Nine years ago Marilyn Hassett's rising career seemingly ended in a grotesque mishap while filming a hokey Opel TV commercial. She was stepped on by a frightened elephant, fracturing her pelvis and both legs. Crippled, she spent an anguishing year in beds and wheelchairs. "Doctors told me I would never walk again."

The rest of the script owes less to Hollywood than to O. Henry. Hassett has become a self-described "walking miracle" and, at 29, an increasingly important actress who next week begins the movie adaptation of Sylvia Plath's disturbing autobiographical novel, The Bell Jar. Ironically, the role that built her reputation—the true story of paralyzed ex-skier Jill Kinmont in The Other Side of the Mountain and this year's follow-up Part II—required her to draw on her own harrowing experience in the wheelchair.

Though the surprisingly successful Part I grossed $18.5 million since its 1975 release, Hassett resisted the sequel. The tear-wrenching script, she felt, "was an insult to the woman. I nearly threw up when I read the first draft." During the original Marilyn had met the real Jill and was "intimidated by her incredible strength. It was terrifying to have this presence roll onto the set every day while you're filming her life."

While Part II chronicles Kinmont's marriage to trucker John Boothe, Hassett simultaneously found love in her own life. Director Larry Peerce had picked her over 700 auditioners to star in Part I, even though her only previous credit was a brief dance-on in They Shoot Horses, Don't They? Peerce next gave her a bit in his Two Minute Warning, and the accident-prone Marilyn snapped an ankle in the football stadium mob scene. Finally, during the Mountain sequel, their "strictly platonic thing" turned into what Hassett calls "the most fulfilling relationship I've ever had."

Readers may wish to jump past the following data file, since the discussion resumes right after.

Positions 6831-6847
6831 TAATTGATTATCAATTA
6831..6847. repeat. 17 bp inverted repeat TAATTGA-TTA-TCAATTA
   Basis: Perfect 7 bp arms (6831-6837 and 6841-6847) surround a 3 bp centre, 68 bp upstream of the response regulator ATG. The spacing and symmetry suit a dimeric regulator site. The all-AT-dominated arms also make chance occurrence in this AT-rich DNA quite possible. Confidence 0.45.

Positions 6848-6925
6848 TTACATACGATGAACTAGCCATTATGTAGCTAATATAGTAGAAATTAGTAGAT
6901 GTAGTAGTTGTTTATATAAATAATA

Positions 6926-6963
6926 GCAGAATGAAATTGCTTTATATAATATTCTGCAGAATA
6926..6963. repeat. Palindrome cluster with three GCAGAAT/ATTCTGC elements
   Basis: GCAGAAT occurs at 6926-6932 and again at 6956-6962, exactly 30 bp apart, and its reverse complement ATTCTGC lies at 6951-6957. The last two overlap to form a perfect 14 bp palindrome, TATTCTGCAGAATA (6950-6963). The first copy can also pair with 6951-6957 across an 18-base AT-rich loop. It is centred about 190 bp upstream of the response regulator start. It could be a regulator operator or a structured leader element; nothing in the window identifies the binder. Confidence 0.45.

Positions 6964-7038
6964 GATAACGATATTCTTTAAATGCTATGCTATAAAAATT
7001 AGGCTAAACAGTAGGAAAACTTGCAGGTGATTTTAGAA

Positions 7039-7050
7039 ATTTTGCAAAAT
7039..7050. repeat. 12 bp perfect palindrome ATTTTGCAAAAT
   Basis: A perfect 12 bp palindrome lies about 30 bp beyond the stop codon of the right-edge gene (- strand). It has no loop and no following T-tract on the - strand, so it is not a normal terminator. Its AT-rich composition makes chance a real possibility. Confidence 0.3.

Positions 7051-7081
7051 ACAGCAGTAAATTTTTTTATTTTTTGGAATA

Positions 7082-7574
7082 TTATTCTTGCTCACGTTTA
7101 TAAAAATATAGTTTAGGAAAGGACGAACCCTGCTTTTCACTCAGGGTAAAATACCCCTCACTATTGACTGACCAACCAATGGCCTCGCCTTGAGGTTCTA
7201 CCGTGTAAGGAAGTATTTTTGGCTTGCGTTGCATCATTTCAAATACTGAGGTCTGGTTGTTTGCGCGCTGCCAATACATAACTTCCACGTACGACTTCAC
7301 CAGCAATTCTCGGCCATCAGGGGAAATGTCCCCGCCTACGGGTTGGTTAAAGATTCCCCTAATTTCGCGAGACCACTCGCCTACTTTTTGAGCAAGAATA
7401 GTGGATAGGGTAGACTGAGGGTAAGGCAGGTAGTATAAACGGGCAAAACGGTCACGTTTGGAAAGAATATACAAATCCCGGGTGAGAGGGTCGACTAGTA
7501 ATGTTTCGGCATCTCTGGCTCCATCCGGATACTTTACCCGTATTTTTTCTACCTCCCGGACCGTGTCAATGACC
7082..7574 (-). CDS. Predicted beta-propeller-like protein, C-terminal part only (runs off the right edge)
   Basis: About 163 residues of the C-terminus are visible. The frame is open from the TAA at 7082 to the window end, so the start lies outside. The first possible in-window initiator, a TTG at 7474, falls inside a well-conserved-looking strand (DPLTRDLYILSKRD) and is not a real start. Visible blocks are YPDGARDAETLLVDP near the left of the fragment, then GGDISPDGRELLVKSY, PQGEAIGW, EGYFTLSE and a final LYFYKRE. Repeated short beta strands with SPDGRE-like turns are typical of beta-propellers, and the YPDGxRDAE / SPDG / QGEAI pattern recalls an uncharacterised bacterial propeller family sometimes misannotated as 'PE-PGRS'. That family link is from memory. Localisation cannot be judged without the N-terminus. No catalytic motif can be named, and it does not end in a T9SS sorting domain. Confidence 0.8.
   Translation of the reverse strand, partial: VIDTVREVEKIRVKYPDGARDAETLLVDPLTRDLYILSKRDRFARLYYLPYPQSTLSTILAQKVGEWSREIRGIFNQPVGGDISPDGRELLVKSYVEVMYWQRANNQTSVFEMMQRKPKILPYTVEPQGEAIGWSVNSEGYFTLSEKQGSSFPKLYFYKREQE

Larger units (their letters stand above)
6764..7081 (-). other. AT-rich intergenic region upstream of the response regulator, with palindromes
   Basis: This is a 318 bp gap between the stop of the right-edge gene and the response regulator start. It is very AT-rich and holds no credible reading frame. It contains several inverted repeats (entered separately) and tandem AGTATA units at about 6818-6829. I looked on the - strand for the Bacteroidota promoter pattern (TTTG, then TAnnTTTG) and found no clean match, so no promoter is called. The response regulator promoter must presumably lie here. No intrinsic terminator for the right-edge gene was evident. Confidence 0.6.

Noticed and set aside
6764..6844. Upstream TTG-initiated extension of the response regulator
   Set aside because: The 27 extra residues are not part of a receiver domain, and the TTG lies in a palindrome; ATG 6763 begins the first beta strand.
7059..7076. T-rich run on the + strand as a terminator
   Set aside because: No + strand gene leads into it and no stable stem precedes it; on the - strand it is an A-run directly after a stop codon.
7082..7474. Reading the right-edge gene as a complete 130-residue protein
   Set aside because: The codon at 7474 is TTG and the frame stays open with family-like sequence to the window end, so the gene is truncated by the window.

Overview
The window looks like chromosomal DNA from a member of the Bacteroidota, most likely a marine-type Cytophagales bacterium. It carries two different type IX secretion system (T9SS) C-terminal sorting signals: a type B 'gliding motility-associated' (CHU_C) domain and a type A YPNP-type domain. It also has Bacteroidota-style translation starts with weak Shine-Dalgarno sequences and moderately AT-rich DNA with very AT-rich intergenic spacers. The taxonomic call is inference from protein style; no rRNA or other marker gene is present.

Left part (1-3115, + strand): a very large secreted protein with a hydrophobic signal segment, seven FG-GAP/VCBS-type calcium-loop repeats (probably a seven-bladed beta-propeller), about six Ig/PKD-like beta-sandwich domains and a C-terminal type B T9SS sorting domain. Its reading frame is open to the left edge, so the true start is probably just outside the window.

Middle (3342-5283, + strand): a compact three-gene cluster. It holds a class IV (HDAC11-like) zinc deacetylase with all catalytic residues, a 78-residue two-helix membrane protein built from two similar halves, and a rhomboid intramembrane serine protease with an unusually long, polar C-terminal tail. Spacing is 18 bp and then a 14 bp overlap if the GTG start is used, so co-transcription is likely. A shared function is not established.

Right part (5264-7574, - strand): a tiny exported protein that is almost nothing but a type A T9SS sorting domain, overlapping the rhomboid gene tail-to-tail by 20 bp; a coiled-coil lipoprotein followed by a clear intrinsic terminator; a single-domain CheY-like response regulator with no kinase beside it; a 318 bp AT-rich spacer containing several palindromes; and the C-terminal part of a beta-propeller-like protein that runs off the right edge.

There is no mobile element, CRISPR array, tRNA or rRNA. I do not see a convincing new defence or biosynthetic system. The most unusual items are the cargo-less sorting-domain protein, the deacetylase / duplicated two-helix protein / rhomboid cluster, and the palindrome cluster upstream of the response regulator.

Her own L.A. parents were divorced when she was 11, and Hassett recalls that "growing up was hard." She was cruelly teased by her Catholic schoolmates as "swivel hips" because of curvature of the spine. Other children taunted her with her car-dealer father's slogan "Hassett has it." At 15 she cut classes to model for swimsuit ads, "much to the dismay of the nuns." At college at Cal State's Fullerton campus, the painfully shy Hassett took drama "so I'd be able to look people in the eye without blushing." She hoped to join the Peace Corps but wound up driving a taxi in Beverly Hills, working in a bank and photographing record album covers. Success came with 39 TV commercials for clients like Pepsodent, Ivory Snow and Honda—before the elephant incident.

Hassett and Peerce, a divorcé, now live together, which is a first for her. In preparation for Bell Jar (which Peerce is directing), Marilyn read 15 books on Plath and learned to type. She also keeps a daily journal of her dreams and thoughts so "I can always look back and see where I was emotionally." Where she is right now is "terrified" of marriage but otherwise together, she reports. She works regularly with deaf and disturbed children, and finds acting brings similar rewards. "After Mountain One," Hassett remembers, "Jill called and said, 'Marilyn, I don't feel so bad. I realize now I don't look grotesque.' That," says Hassett, "pleased me more than anything else."